Note: The following appears in the Boston College gameday football program.
Editor’s Note – This is the 125th season of Clemson football. To commemorate the first 125 years, Tim Bourret is writing articles this year on some of the most important moments in Tiger history. Below is the fifth installment of the series.
You can point to many key moments in the first six years of the Dabo Swinney era that have led to the unparalleled success of the last five years.
There was the win over South Carolina and Steve Spurrier in 2008, a game that featured a touchdown pass from Cullen Harper to Jacoby Ford. There was the win over Miami (Fla.) in 2009 that featured a kickoff return for a touchdown by C.J. Spiller just before halftime that changed the momentum of the game.
The 2011 season had many big moments. A 65-yard touchdown catch by Sammy Watkins from Tajh Boyd against Auburn signaled it would be a breakthrough year, as Clemson beat the defending national champion thanks to 624 total yards.
However, the most important play in the most important victory of the first half of the Swinney era did not result in a touchdown. In fact, it did not even bring the ball to within 50 years of the endzone.
The conversion of a fourth-and-16 for the Tiger offense against Louisiana State in the 2012 Chick-fil-A Bowl stands out. The conversion led to 37-yard field goal by Chandler Catanzaro on the last play of the game in Clemson’s 25-24 victory over the No. 7 and SEC Tigers.
While Clemson amassed 10 wins in 2011 for the first time since 1990 and won an ACC title for the first time since 1991, that season ended with a 70-33 embarrassment to West Virginia in the Orange Bowl.
The Tigers won 10 of the first 11 games in 2012, but they were coming off a 27-17 loss to South Carolina, their fourth straight loss to the Gamecocks. Louisiana State was one of the most talented teams in the nation in 2012. Thirty-two players on that team went on to play in the NFL, including 19 defensive players.
While Clemson already had a 10-win season and top-20 ranking in the bag, this game against the SEC Tigers was an opportunity to move Clemson to the next level. They had finished 13-1 the previous year and played for the national championship against Alabama, and they had won the national title just five years prior to that.
Clemson controlled the tempo throughout and actually totaled 100 plays to just 48 for Louisiana State in the game. But Clemson had a few problems in the red zone and Louisiana State had a 24-13 lead entering the fourth quarter.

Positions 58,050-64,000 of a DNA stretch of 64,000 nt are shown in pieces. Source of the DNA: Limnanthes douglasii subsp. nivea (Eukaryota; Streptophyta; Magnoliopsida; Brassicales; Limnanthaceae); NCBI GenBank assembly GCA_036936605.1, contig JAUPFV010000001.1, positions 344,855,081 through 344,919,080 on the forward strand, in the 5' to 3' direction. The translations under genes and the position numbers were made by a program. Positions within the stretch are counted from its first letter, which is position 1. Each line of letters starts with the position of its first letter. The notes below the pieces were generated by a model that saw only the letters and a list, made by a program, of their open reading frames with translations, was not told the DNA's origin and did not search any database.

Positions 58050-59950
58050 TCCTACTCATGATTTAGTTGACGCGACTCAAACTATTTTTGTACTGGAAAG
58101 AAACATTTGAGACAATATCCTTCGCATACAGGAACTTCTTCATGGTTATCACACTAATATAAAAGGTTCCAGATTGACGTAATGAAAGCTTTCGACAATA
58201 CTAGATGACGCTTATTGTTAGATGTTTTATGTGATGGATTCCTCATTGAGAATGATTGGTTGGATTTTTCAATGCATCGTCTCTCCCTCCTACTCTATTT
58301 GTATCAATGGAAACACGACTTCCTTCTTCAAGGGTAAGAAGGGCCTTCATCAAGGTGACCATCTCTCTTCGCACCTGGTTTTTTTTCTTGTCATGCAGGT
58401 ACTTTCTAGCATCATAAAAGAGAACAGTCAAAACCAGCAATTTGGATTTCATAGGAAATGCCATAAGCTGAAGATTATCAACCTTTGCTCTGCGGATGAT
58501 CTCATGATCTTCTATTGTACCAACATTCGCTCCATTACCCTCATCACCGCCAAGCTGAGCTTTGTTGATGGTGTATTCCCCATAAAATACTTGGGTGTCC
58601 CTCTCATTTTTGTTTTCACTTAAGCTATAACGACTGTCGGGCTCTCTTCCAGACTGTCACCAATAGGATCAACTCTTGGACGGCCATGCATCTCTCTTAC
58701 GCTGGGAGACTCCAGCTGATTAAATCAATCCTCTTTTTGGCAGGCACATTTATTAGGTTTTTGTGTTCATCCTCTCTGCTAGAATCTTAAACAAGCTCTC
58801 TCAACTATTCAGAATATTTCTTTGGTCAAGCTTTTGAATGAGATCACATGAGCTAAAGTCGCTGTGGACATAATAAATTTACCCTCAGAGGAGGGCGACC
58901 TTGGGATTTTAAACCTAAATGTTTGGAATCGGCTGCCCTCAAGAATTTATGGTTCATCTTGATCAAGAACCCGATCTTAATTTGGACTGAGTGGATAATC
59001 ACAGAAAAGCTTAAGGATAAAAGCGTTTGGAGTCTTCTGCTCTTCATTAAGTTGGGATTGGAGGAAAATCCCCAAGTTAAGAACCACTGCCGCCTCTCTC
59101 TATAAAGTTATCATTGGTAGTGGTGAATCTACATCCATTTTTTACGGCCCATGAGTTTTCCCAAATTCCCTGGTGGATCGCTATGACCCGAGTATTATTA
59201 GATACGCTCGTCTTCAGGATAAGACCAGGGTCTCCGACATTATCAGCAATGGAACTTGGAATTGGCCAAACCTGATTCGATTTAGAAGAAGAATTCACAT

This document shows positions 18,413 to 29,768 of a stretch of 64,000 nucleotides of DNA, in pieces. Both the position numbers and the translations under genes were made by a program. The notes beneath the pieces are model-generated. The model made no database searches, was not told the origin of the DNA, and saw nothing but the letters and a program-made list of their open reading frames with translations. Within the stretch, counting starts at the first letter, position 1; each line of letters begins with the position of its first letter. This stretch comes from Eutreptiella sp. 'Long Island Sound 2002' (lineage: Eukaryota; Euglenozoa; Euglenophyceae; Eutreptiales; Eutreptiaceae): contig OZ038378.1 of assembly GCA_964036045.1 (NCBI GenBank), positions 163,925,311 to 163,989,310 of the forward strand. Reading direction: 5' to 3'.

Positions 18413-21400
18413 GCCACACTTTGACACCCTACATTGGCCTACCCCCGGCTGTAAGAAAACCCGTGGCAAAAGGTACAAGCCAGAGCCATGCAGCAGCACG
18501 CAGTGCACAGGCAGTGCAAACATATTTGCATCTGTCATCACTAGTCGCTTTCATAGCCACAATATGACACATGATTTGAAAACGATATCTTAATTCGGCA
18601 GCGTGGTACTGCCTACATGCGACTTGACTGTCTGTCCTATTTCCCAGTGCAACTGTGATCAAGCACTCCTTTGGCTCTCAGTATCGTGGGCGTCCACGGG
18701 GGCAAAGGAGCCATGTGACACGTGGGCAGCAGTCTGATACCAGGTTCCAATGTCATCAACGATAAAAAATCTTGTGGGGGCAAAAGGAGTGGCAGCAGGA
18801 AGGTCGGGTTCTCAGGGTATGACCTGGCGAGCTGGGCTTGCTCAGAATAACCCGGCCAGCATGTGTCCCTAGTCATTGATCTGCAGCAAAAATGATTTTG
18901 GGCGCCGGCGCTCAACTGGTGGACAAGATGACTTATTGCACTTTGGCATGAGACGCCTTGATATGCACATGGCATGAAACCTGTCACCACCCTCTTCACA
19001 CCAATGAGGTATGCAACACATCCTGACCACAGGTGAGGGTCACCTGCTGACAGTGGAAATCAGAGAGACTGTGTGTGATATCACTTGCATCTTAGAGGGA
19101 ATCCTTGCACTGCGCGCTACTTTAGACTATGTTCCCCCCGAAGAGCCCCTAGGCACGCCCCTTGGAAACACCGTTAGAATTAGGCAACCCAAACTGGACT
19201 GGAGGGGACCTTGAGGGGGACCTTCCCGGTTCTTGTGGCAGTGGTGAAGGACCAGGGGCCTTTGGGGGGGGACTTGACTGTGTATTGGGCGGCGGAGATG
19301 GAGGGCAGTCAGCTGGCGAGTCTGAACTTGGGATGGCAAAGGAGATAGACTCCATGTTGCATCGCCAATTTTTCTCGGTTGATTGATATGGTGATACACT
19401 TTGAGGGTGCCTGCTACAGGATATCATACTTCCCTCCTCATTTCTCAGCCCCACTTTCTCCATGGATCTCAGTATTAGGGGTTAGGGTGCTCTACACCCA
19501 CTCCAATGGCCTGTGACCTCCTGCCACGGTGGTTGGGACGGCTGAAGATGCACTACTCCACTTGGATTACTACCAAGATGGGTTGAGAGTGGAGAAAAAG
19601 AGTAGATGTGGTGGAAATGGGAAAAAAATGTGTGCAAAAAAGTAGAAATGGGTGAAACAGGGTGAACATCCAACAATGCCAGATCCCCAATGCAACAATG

Clemson cut the lead to 24-16 thanks to a 26-yard field goal by Catanzaro with 9:26 left in the game. On the ensuing possession, the Clemson defense, which had been solid all night and held Louisiana State to just 219 total yards, recorded its sixth sack of the game, a combined effort by Grady Jarrett and Malliciah Goodman, future Atlanta Falcons who were playing in their future home stadium.
Boyd led Clemson on a 12-play, 77-yard drive and completed a touchdown pass to DeAndre Hopkins in the back of the endzone to make the score 24-22 with 2:47 left. Clemson went for two to tie the score, but the play failed.
On the first play of the ensuing drive, Louisiana State gained eight yards on first down. But for some unknown reason, the SEC Tigers threw two passes the next two plays. Had they made a first down, they could have run the clock out.
Clemson got the ball back with 1:39 left at its own 20. Clemson lost six yards over the first three downs and was faced with a fourth-and-16 at its own 14. With 1:22 left, the ball was snapped to Boyd, who hummed a 26-yard completion to Hopkins. The ball narrowly missed the helmet of a Louisiana State defender on its way to the waiting arms of Hopkins, who made a sliding reception at the Clemson 40.
Boyd continued to complete important passes to future NFL receivers Adam Humphries and Hopkins. Boyd was 5-5 passing to finish the drive with 60 yards. His final completion to Humphries set up Catanzaro’s 37-yard game-winner. When he made the kick, it was the first time Clemson led.
Clemson finished with a No. 9 ranking by USA Today and No. 11 ranking by AP. That victory over a talented team brought Clemson’s national brand to another level, one that is thriving today.